Circulating platelets : a novel liquid biopsy source for cancer diagnostics and therapy stratification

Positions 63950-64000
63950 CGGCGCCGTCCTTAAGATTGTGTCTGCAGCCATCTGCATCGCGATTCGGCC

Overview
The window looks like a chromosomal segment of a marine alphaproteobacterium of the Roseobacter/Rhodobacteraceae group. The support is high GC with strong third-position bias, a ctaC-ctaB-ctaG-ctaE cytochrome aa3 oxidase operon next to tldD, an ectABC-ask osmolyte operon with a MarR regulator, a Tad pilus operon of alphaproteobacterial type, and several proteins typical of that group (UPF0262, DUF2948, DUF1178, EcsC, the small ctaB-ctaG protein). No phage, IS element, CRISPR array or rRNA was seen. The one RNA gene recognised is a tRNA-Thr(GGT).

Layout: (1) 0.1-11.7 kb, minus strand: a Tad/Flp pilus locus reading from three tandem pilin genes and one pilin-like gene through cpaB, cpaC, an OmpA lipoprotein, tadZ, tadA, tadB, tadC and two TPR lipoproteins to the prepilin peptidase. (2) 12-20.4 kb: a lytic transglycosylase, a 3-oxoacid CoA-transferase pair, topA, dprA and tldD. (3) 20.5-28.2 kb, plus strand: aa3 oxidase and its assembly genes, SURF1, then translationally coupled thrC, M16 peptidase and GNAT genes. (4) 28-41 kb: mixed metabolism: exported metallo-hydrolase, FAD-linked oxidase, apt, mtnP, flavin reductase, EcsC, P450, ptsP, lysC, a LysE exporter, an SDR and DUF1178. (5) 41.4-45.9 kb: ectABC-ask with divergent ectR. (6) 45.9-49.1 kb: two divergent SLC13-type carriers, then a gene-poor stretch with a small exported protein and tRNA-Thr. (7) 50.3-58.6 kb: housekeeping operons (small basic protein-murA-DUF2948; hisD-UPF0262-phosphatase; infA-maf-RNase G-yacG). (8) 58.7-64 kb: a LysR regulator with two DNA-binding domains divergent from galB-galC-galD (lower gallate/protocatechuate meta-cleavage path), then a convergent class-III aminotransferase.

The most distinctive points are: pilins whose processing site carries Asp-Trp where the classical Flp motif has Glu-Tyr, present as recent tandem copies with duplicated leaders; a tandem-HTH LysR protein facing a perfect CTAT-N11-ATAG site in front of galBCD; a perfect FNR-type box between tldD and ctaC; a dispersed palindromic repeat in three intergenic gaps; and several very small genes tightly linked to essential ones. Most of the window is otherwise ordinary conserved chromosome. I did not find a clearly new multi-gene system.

Abstract: As conventional tissue biopsies have several drawbacks, much effort has been directed toward the development of minimal-invasive liquid biopsy platforms for detecting and profiling cancer.Platelets are the second most abundant cells in blood and have very versatile functions both in physiological and pathophysiological conditions. When exposed to tumors and their environment, platelets exchange biomolecules with tumor cells changing the platelets’ RNA profile, resulting in tumor-mediated education of the platelets. Our research group and collaborators have previously shown that platelets sequester material while in circulation and with that ability accumulate cancer specific information. Platelet RNA profiles or detection of tumor-derived biomarkers within them may provide insight into ongoing cancer-related processes in a patient, allowing for implementation of personalized therapy strategies.This thesis evaluates whether circulating platelets could have a potential role (as a liquid biopsy source) in cancer diagnostics, therapy stratification, and monitoring of the disease. Gene expression analysis using digital droplet PCR and RNA-sequencing were the main methods used to address this. Prostate Cancer is the main model used in this thesis but this platform is applicable to other tumor types such as colorectal-, breast-, and lung cancer.We found platelets of cancer patients to contain tumor-derived information enabling selection of biomarker panels discriminating early stage cancer patients from healthy individuals as well as therapy responders from non-responders with high accuracy. The RNA transcript within the platelets was more informative in regards to therapy stratification compared to circulating free DNA of matched patient samples, in which genomic changes were analyzed. Combining both increased the accuracy in predicting therapy outcome.Platelets show usefulness as a novel liquid biopsy source for early detection and individualizing patient therapy decisions (for personalized medicine). The techniques used are promising but large-scale validation is necessary.
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